South Korea – “Land of the Morning Calm”
This is an apt description of this beautiful country, based on my recent visit in September 2016. My brother Tim and I traveled to South Korea for a two-week visit with my daughter, Erin.
Erin has been working as a foreign teacher of English to Korean children since February 2016. Introduced to the culture through K-pop and drama, she had started learning the language via the internet/social media during her first year after college graduation. After several months of study, she was hired as a teacher at a private school (hagwon) in Incheon. Erin spent her very first day in the country finding her way by bus and subway into Seoul without a guide- what an intrepid girl! She just wanted to see the sights and experience the culture!
After having lived in New York City, I found the area of Seoul and Incheon to be very similar to NYC, with two exceptions: the language barrier, and the fact that 99% of the people in Korea are actually Korean. It was very hard for me to NOT be able to read anything when walking around! Tim was more dismayed that he couldn’t converse very well with any one. We hardly saw any Caucasians, and I don’t remember seeing many other people besides Asians. In NYC, even Chinatown, there is a large percentage of Caucasians and ethnicities on every street. Here in South Korea, there are few non-Asians, at least in the areas we traveled. I was fine with that, but Tim was a little unsettled! However, I am a New Yorker and Tim is a rural Western cowboy type -he was out of his comfort zone just being in a large metropolitan area! But he enjoyed himself and had a good time.
Our first great experience was to go with Erin’s class on a school field trip. The children arrived at school in their traditional Hanbok clothing – so adorable! We rode in a plush purple velvet school bus (with curtains, seat doilies, fringe and all) to an historical site where the children played traditional Korean games. “Erin Teacher” was busy keeping 12 kindergartners on task, while Tim and I took pictures and enjoyed the morning. Four- and five-year old children are pretty much the same all over the world…an adorable handful who make you smile! Their antics were exactly as my grandkids in America would be, and their grins were just as wonderful. The kids really loved Tim’s cowboy hat, as did the pretty young teachers…he just smiled, and took more pictures!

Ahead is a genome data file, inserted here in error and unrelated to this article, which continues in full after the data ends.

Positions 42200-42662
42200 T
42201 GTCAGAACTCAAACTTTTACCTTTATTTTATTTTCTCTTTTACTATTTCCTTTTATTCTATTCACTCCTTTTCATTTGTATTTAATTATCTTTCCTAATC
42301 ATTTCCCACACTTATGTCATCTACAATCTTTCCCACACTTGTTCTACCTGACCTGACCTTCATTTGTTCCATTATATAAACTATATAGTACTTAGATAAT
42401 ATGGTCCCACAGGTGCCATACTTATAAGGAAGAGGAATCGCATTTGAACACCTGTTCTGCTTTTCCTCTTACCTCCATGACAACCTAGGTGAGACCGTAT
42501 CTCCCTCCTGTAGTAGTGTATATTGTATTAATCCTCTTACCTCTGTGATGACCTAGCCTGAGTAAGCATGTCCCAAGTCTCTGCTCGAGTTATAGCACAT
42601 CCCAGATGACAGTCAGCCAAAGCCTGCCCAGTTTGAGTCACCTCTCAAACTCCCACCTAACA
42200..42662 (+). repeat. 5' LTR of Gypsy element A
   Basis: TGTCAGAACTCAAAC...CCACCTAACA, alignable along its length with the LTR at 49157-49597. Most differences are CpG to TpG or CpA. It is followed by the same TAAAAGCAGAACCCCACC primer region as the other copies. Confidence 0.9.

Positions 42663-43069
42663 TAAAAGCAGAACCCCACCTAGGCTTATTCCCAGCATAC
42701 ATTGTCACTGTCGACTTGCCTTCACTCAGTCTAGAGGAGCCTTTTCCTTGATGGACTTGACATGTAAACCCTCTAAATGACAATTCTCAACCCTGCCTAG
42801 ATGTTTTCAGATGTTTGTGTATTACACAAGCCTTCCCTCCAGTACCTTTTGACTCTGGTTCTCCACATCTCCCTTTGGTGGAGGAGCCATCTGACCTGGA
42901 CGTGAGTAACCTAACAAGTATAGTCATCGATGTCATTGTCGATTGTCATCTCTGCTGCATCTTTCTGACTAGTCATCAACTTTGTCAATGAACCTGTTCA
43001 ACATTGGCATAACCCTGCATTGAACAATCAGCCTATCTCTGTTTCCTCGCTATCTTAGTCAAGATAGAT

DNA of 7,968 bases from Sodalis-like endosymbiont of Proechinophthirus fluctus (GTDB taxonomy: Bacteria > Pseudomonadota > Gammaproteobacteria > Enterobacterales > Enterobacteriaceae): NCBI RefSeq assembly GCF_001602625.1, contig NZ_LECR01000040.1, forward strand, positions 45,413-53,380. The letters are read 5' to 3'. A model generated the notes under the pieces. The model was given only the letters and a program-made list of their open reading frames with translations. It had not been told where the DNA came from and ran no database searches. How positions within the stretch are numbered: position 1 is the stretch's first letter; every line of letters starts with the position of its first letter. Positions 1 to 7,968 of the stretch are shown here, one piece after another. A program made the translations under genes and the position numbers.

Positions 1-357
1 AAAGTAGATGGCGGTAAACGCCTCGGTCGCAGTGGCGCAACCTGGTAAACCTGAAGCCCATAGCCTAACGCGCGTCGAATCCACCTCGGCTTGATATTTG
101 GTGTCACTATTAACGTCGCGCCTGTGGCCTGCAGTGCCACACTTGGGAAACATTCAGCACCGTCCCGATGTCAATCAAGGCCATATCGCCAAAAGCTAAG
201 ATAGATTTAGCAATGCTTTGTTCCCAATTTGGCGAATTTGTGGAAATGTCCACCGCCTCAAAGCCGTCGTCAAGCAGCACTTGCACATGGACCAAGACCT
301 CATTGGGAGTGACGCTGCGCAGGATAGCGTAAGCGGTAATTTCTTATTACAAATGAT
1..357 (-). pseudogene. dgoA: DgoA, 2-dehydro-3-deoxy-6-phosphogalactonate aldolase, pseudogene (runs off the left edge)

That first weekend we flew to Jeju Island, the Korean “Hawaii”, for two days. A beautiful hour-long drive along the coast brought us to the area where we would stay in a guesthouse next to the beach, and we also enjoyed a special art exhibit. “Inside Van Gogh” (who is one of my favorite artists) was a delightful presentation of Van Gogh’s paintings in 3-D with various lighting and technical displays.
The beach was black lava rocks and sand (Jeju is an inactive volcanic island). Beautiful! The sound of the surf, maybe 500 feet from our open bedroom window, lulled us to sleep on the three hard beds of our guestroom – none were very soft. I happen to like sleeping on a hard bed, and Erin has gotten used to it over the last six months, but Tim’s poor bones were the subject of just a bit of complaining! LOL
Our next special event was the Korean holiday of Chuseok, rather like our Thanksgiving as it is a time of family and food and ancestral history. We went into Seoul with Erin’s friend, Joon, who is Korean but spent his high school and college years in America, so we communicated easily. He was able to show us around some pretty amazing sights, including a beautiful palace and grounds, a museum, and a Buddhist temple. We happened upon several traditional events due to the holiday, which was pretty cool! Thanks, Joon, for opening doors for us to experience South Korea more fully!
I can easily see living in a place like South Korea if I learned the language. Like Erin, I would not want to live where all the ex-pats live; I would rather experience their culture and language than be “comfortable” with English speakers. The area where Erin lives and works is a new development and has a beautiful canal running through it, with patios and places to rest, exercise, play games, and eat(!!!) all along the length. While there are minor differences in culture that one must accept, people are people, everywhere. We all want safety and happiness for our families, and a good education for our children.
While there are drawbacks to such a high priority on education as the Koreans have (teen and childhood educational pressures are very high, and suicide is not unknown), I did see happy families everywhere, treating one another with respect and gentle kindness. South Korea is a high-tech society that is respectful of people and soooooo calm (serenity permeates the canal area where Erin lives and works) – hey, the police don’t even carry guns! There is little crime or violence, and the elderly are especially honored, and education is highly valued. We watched families walking and biking along the canal parks…so sweet! Tim was a bit bothered by the lack of eye contact/smiles by strangers, but once we were introduced they were very friendly and kind (see – just a cultural difference!) I can see why Erin is enjoying her time in South Korea!
Thanks for taking a little tour with me – it was an amazing vacation!
Scout – out!
What book are you reading now?
From my bookshelf:
“Lucy, every marriage is a dance; complicated at times, lovely at times, most [of] the time very uneventful. But with Mickey [diagnosis of bipolar disorder], there will be times when your dance will be on broken glass. There will be pain. And you will either flee that pain or hold tighter and dance through it to the next smooth place….You can’t fix him.”
–Dancing on Broken Glass by Ka Hancock, 2012
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